Sergio Garcia sorry for ‘racist’ Tiger Woods jibe
The remark about “fried chicken”, which is stereotypically associated with black people in the American deep south, was made during a reunion of all 12 members of Europe’s winning team at last year’s Ryder Cup in Chicago at a glittering European Tour players’ dinner at a hotel on the outskirts of London on Tuesday night.
Asked if he would be inviting Woods – the pair have been involved in a war of words over the past fortnight – to dinner at next month’s US Open, the Spaniard replied: “Yes, every night – and we’ll make sure we have fried chicken.”
It was a similar remark to the one made by American Fuzzy Zoeller in 1997 after Woods had won the Masters, entitling him to choose the champions’
dinner menu for the following year at Augusta National. “You pat him on the back and say congratulations and enjoy it and tell him not to serve fried chicken next year,” said Zoeller. “Got it? Or collard greens or whatever the hell they serve.”
Zoeller, who claimed he’d been misconstrued, later apologised and Garcia did likewise yesterday, having already issued an apology in the early hours of yesterday morning, on the eve of the European Tour’s flagship event after his remark had been condemned by Woods in a
response on Twitter.
“The comment that was made wasn’t silly. It was wrong, hurtful and clearly inappropriate,” wrote the world No 1. “The Players [where the pair fell out after Garcia claimed he’d been put off by a noise in the crowd instigated by playing partner Woods] ended nearly two weeks ago andit’s long past time to move on and talk about golf.
“I’m confident that there is real regret that the remark was made.”
Admitting that was the case, Garcia revealed he had tried to make a personal apology to Woods yesterday through his agent before sheepishly appearing at a hastily arranged press conference at the end of his pro-am round to say “sorry” over and over again.
“Most importantly I want to apologise to Tiger, I feel sick about it and I’m truly sorry,” said the 33-year-old, who burst on to the golfing scene when he won the Amateur Championship at Muirfield 15 years ago and will be heading back there in July to try to add the Open Championship to his CV.
In the week he is making his first appearance in the £4 million event at Wentworth for the first time since 2000, Garcia added: “I obviously was caught off guard by the question but I understand my answer was totally out of place and I can’t say sorry enough about that.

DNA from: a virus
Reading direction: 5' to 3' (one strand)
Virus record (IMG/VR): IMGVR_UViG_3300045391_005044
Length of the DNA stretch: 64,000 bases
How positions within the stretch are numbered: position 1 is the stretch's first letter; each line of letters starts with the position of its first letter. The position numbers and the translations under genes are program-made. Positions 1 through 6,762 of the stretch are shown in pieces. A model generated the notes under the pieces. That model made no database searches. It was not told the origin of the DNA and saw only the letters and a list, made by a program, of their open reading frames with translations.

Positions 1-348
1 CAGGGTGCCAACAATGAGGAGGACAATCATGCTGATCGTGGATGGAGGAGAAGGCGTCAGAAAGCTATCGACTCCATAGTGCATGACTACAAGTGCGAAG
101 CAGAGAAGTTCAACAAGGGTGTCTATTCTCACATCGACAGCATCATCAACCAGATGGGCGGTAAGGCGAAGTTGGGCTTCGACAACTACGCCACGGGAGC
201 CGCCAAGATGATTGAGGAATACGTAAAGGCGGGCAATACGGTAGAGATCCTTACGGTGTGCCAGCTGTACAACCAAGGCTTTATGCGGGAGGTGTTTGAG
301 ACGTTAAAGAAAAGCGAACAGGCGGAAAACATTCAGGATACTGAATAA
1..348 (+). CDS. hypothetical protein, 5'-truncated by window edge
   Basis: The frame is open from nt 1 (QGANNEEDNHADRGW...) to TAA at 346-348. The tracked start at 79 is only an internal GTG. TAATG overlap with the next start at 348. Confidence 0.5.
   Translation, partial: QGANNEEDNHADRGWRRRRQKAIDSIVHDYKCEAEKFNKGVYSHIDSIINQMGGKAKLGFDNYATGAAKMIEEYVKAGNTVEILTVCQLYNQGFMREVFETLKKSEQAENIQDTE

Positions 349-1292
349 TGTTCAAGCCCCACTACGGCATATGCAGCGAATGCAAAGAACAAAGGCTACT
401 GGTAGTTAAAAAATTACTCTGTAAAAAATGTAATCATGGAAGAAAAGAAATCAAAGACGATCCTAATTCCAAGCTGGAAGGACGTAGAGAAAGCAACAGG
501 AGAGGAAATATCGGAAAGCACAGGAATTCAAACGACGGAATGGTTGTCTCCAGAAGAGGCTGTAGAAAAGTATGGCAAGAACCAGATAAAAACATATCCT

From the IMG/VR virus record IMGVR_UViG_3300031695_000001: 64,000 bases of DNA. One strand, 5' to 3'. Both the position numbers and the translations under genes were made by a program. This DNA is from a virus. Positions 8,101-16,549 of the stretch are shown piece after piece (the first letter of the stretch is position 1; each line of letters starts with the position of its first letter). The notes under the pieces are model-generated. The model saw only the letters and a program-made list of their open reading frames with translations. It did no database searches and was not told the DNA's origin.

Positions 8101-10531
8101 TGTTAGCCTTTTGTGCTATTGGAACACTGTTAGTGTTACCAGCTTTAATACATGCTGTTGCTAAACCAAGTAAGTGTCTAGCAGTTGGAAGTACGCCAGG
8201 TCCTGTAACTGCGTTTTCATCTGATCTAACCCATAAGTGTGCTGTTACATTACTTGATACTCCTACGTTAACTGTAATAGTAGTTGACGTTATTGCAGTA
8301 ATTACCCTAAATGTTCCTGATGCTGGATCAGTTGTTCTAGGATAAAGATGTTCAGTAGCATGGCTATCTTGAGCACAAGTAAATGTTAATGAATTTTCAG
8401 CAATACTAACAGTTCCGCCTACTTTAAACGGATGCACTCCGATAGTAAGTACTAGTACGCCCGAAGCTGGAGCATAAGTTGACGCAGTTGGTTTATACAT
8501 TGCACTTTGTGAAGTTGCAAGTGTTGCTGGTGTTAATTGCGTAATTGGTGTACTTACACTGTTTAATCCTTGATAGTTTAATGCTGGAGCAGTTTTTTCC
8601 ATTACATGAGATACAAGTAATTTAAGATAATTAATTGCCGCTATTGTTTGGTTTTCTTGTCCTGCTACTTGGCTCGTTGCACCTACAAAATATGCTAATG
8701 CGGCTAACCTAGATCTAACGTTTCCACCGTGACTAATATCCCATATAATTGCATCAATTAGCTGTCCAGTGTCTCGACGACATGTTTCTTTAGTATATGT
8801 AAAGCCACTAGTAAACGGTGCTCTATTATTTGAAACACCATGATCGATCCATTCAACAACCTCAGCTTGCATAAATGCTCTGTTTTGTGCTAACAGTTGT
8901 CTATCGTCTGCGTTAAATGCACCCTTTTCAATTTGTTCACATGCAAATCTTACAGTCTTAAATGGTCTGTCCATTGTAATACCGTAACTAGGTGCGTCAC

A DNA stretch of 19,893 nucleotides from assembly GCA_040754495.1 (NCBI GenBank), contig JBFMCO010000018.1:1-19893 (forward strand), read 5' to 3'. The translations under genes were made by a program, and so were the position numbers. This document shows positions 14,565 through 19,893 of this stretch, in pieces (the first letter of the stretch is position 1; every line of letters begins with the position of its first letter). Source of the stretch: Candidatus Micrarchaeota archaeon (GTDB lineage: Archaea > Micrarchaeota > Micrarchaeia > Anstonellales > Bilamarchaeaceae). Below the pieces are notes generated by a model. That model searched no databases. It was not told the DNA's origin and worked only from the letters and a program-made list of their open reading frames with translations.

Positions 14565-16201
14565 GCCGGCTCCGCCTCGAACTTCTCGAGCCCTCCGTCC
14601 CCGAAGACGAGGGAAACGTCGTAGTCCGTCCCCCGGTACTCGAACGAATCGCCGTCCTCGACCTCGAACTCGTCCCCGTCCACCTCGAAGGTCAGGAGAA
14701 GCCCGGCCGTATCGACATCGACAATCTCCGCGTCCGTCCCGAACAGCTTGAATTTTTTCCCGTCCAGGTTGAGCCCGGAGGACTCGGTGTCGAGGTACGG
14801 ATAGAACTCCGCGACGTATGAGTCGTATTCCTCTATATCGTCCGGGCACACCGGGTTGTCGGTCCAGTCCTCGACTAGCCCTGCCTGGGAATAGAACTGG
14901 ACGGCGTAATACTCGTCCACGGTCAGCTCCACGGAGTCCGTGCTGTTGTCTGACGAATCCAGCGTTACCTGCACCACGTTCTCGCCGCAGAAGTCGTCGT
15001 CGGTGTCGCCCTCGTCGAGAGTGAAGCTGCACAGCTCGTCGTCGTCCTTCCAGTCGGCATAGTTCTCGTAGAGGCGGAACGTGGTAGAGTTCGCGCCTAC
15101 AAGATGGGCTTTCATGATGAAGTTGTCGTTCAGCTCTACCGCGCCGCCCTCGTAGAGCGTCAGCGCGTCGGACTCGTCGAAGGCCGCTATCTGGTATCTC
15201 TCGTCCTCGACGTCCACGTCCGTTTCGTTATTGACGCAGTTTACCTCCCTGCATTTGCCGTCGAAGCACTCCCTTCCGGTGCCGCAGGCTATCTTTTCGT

“Also I’d like to say sorry to the European Tour and my Ryder team-mates for taking the shine away from what was a wonderful awards dinner and most importantly I want to apologise to Tiger.
“I don’t have his phone number but I’ve called his manager. He didn’t pick up but I left a message saying I would love to talk as soon as possible telling him how sorry I am and say it was a bad comment.”
Asked if he had considered withdrawing from this week’s Wentworth event, Garcia said: “If you asked me this morning I might have but I feel like the tournament deserves to have me, I want to go out there and give everything I have and make sure the people enjoy watching me play.
“As soon as I left the dinner I had a sick feeling in my body. I didn’t sleep at all last night. I felt like my heart was coming out of my body.
“It has been difficult to hit a shot without thinking about it. The only thing I can do is say sorry.”
Garcia’s appearance at the press conference followed a meeting with George O’Grady, the European Tour chief executive, and Tim Finchem, the PGA Tour commissioner, both of whom were at the dinner at a Heathrow hotel, to discuss his remark.
The European Tour later issued a statement confirming that no disciplinary action had been taken against the Spaniard.
It read: “Sergio expressed very deep and sincere regret for his unguarded and, in his own words, ‘stupid’ remark and we are also aware of his statement of apology issued at 12.25am this morning.
“Following our meeting, we have accepted his full apology and we consider the matter closed.
“We are now looking forward to our flagship event, starting tomorrow morning.”
Asked about the spat yesterday, world No 2 Rory McIlroy, a good friend of both Woods
and Garcia, said: “It was an off-the-cuff comment and it shouldn’t have been said and I think Sergio realised that as soon as he said it.”
Luke Donald added: “We all know Sergio, he says his mind and sometimes he doesn’t have that filter unfortunately. It was an unfortunate incident. He’s full of regret. He wished he hadn’t said it.
“I don’t think he even meant to say it in a way.
“It just came out and straight away it was more of I guess an undertone of trying to be stereotypical rather than have those undertones of racism.”